Commit evil quickly so as to not let it linger in memory.

from The Prince by Niccolò Machiavelli page 37 nonfiction ~2 min read

Someone could question how it happened that Agathocles and anyone like him, after infinite cruelties, could live for a long time secure in his fatherland, defend himself against external enemies, and never be conspired against by his citizens, inasmuch as many other have not been able to maintain their states through cruelty even in peaceful times, not to mention uncertain times of war. I believe that this comes from cruelties badly used or well used. Those can be called well used (if to speak well of evil) that are done at a stroke, out of the necessity to secure oneself, and then are not persisted in but are turned to as much utility for the subjects as one can. Those cruelties are badly used which, though few in the beginning, rather grow with time than are eliminated. Those who observe the first mode can have some remedy for their state with God and with men, as had Agathocles; as for the others it is impossible for them to maintain themselves.

Hence it should be noted that in taking hold of a state, he who seizes it should review all the offenses necessary for him to commit, and do them all at a stroke, so as not to have to renew them every day and, by not renewing them, to secure men and gain them to himself with benefits. Whoever does otherwise, either through timidity or through bad counsel, is always under necessity to hold a knife in his hand; nor can one ever found himself on his subjects if, because of fresh and continued injuries, they cannot be secure against him. For injuries must be done all together, so that, being tasted less, they offend less; and benefits by little so that they may be tasted better. And above all, a prince should live with his subjects so that no single accident whether bad or good has to make him change[1]; for when necessities come in adverse times you will not be in time for evil, and the good that you do does not help you, because it is judged to be forced on you, and cannot bring you any gratitude.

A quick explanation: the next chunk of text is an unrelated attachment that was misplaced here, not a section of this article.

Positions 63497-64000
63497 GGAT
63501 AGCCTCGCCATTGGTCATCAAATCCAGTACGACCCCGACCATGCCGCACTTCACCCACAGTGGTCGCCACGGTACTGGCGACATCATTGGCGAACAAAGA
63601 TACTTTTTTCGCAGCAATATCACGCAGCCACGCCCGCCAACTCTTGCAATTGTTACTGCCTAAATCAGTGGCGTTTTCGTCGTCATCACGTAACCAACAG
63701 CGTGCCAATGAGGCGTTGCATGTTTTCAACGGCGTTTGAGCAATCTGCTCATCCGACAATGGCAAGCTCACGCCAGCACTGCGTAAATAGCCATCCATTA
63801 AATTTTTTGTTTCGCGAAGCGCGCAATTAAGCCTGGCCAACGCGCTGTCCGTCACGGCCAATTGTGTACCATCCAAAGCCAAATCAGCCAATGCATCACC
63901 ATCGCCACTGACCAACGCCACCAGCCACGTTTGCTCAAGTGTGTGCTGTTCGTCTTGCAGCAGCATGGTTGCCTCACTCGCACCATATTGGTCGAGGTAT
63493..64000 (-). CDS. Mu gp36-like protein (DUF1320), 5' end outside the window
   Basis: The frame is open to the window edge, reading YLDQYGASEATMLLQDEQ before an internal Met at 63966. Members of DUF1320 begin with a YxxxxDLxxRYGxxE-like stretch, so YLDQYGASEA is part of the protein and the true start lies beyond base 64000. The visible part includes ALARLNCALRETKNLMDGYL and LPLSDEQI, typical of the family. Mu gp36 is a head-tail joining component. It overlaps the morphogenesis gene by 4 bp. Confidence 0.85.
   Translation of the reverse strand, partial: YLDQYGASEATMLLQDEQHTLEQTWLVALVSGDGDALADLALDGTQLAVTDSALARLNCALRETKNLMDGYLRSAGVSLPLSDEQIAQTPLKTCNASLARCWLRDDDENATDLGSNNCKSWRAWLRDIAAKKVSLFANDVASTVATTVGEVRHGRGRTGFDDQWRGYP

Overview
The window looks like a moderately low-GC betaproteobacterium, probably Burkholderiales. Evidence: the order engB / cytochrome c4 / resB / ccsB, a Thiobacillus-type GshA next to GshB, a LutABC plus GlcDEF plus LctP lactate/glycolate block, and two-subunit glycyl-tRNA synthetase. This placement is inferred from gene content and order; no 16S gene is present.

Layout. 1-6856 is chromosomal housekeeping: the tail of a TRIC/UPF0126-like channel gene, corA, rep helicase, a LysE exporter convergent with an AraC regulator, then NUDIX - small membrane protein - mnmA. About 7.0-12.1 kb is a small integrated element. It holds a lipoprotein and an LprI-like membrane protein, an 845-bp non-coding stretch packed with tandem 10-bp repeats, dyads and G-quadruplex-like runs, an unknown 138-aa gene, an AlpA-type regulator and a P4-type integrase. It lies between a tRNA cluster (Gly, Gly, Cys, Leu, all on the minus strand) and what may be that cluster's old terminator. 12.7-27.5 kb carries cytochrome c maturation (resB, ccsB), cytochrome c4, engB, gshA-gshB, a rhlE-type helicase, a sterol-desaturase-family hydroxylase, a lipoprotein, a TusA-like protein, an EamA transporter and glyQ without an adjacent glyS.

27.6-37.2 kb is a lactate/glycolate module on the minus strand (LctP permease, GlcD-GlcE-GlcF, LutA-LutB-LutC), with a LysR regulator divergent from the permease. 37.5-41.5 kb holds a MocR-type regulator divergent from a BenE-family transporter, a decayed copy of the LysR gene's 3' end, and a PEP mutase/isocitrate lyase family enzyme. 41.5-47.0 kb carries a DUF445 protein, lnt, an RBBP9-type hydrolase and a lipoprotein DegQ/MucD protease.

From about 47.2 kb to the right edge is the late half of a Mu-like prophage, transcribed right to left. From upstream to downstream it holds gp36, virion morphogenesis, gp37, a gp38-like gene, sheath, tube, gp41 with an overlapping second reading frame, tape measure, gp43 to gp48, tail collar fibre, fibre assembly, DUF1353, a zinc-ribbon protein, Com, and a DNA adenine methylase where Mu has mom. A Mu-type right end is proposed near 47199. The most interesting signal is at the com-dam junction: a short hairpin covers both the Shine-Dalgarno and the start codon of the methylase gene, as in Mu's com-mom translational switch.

1. My thoughts confirm how intensely important it is not to adapt your own personal being. This goes contrary to almost all human behavior which seeks to eliminate sources of pain and conflict by otherwise down-playing differences and "compromising". While fine for relationships (maybe), to do something of merit means inherently to forgo this. To be alone requires an unchanging Self at the core, a willingness to accept consequences based on the merit of who you truly are. In essence, if you are evil, to be as evil as possible and so affirm that evil rather than escape it. If people are annoyed by your constant speaking, but it is what you do naturally, to continue to do so despite causing other's to be repelled. This is not to be any more extreme in whichever nature that currently exists, no, it only asks to continue what already exists in whichever form that it ought to take. ↩︎

—Niccolò Machiavelli, The Prince, p. 37